In real-world studies, time to treatment discontinuation (TTD) may be a viable end point to use in lieu of progression-free survival (PFS) to evaluate therapies in metastatic non-small cell lung cancer (mNSCLC), an analysis published in the Annals of Oncology revealed.1 The analysis was conducted, in part, by members of the Center for Drug Evaluation and Research and Oncology Center of Excellence at the US Food and Drug Administration (FDA). If validated in other studies, TTD could be used to help determine a therapy’s efficacy among mNSCLC patients in the postmarketing setting.

“The ideal way of evaluating the efficacy of a therapy would be to evaluate those patients’ radiographs, but there are many impediments to that [in the real-world],” Edward Garon, MD, told Cancer Therapy Advisor. He was not involved in the study. He is associate professor of hematology and oncology at the David Geffen School of Medicine at University of California, Los Angeles.

The problem, Dr Garon explained, is that one may not have access to all of the radiographic reports to determine disease progression, and even if one does, the scans themselves may not be accessible. In addition, unlike a traditional clinical trial, the timing of the radiographic assessments is not fixed in the real world. Some practitioners may order scans after 6 weeks of treatment and others after 3 months.

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Data on when a patient started and stopped a drug — that is, TTD — are fairly easy to capture, according to Dr Garon, because it’s documented in the patient’s record.

To determine whether TTD could be used as a surrogate for PFS in the real-world setting, study researchers reviewed 18 clinical trials that began after 2007 and were submitted to the FDA. The trials evaluated targeted therapies, immune checkpoint inhibitors, and chemotherapy in patients with mNSCLC.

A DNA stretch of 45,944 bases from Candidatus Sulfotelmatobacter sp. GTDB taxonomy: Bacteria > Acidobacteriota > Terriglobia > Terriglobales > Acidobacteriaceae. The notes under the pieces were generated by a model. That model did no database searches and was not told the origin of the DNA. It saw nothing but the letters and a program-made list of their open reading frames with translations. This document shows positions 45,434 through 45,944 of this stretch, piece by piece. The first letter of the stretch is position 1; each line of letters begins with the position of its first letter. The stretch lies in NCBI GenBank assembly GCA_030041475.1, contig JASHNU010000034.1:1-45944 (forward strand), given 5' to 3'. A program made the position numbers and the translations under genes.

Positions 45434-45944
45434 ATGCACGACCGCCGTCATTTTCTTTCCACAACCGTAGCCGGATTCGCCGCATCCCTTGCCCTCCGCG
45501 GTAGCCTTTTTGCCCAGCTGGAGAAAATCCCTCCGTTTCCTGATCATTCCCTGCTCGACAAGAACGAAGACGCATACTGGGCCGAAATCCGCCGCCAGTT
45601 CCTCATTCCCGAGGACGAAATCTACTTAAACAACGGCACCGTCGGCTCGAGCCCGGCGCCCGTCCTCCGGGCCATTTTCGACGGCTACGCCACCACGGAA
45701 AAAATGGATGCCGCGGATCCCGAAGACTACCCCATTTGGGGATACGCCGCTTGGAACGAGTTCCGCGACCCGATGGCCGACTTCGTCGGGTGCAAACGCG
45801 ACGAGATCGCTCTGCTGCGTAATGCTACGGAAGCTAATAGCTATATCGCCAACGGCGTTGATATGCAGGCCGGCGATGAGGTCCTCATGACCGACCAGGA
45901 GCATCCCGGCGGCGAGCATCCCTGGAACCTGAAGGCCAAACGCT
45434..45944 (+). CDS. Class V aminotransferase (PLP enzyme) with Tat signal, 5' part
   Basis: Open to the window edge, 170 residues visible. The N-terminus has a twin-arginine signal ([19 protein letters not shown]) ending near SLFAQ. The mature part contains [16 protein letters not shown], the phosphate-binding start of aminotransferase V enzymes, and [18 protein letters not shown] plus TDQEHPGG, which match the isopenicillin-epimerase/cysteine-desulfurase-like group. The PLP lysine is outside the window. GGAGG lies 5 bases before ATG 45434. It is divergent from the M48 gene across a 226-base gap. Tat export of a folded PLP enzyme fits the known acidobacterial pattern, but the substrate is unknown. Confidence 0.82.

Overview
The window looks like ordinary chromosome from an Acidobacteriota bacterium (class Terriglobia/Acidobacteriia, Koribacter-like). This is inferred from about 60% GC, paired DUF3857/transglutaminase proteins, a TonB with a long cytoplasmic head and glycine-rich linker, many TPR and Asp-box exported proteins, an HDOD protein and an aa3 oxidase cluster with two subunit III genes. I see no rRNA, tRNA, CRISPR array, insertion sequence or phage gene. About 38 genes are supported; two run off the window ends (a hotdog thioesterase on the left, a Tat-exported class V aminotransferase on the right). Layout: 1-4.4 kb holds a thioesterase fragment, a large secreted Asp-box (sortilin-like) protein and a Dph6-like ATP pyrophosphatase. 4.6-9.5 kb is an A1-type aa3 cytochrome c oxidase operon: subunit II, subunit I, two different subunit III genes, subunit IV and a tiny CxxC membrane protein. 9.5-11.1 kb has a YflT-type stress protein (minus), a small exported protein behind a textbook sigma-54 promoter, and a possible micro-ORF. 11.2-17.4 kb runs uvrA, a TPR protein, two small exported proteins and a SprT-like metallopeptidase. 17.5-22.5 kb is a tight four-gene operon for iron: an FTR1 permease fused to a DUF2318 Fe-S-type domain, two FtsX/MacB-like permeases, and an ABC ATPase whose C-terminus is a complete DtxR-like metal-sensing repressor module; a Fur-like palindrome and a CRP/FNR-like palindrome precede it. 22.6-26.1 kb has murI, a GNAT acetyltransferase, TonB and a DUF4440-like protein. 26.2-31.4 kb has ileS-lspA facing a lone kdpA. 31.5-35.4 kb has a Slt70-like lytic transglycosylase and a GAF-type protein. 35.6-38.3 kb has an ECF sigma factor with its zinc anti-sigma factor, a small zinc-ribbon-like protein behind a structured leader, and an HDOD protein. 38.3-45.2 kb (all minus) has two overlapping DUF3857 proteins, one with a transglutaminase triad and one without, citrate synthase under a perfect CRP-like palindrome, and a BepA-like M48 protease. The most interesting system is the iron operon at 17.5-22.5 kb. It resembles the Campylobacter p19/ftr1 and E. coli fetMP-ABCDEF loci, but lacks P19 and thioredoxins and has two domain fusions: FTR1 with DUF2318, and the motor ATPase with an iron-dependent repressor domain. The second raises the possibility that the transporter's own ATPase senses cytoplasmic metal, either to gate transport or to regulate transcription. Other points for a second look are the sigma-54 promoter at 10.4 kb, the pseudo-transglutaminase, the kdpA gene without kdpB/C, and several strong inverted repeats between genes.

TTD was compared with PFS and overall survival (OS) both for the entire population of patients and treatment subgroups. Subgroups included EGFR-mutation–positive patients treated with a tyrosine kinase inhibitor (TKI), EGFR wild-type patients treated with a TKI, ALK-positive patients treated with a TKI, patients treated with an immune checkpoint inhibitor, patients treated with chemotherapy doublet with maintenance, and patients treated with chemotherapy alone.

The retrospective analysis included 8947 patients and revealed that TTD was associated with PFS (r=0.87; 95% CI, 0.86-0.87). The weakest association occurred for chemotherapy alone (r=0.78; 95% CI, 0.77-0.79) and the strongest association for EGFR wild-type patients who received a TKI (r=0.98; 95% CI, 0.98-0.98). Dr Garon said it makes sense that TTD would be correlated with PFS because treatment discontinuation often happens when progression occurs.

Overall, a low proportion of patients (7.7%) had a TTD that was more than 3 months shorter than their PFS and a similarly low proportion (6%) had a TTD that was more than 3 months longer than their PFS. The median TTD was, in fact, longer than the median PFS for patients who were EGFR positive (13.4 months and 14.1 months, respectively) or ALK positive (11.4 months and 11.3 months, respectively), suggesting that patients who received targeted therapies tend to continue treatment beyond progression.

TTD weakly correlated with OS (r=0.68; 95% CI, 0.67-0.69), and this result, Dr Garon explained, could be a result of the fact that some of the therapies themselves haven’t been found to improve OS in trials. Furthermore, PFS had a similarly weak correlation with OS (r=0.65; 95% CI, 0.64-0.66).

While the findings are “not definitive,” they are still “helpful” in determining the utility of TTD as an end point, Dr Garon said. “It’s not the same as having a hard radiographic end point in a randomized controlled study and certainly not like overall survival either, but I think that the fact that, in the context of a study, the time to treatment discontinuation correlated [with PFS] is encouraging.”


  1. Blumenthal GM, Gong Y, Kehl K, et al. Analysis of time to treatment discontinuation of targeted therapy, immunotherapy, and chemotherapy in clinical trials of patients with non-small cell lung cancer
  2. . Ann Oncol. doi: 10.1093/annonc/mdz060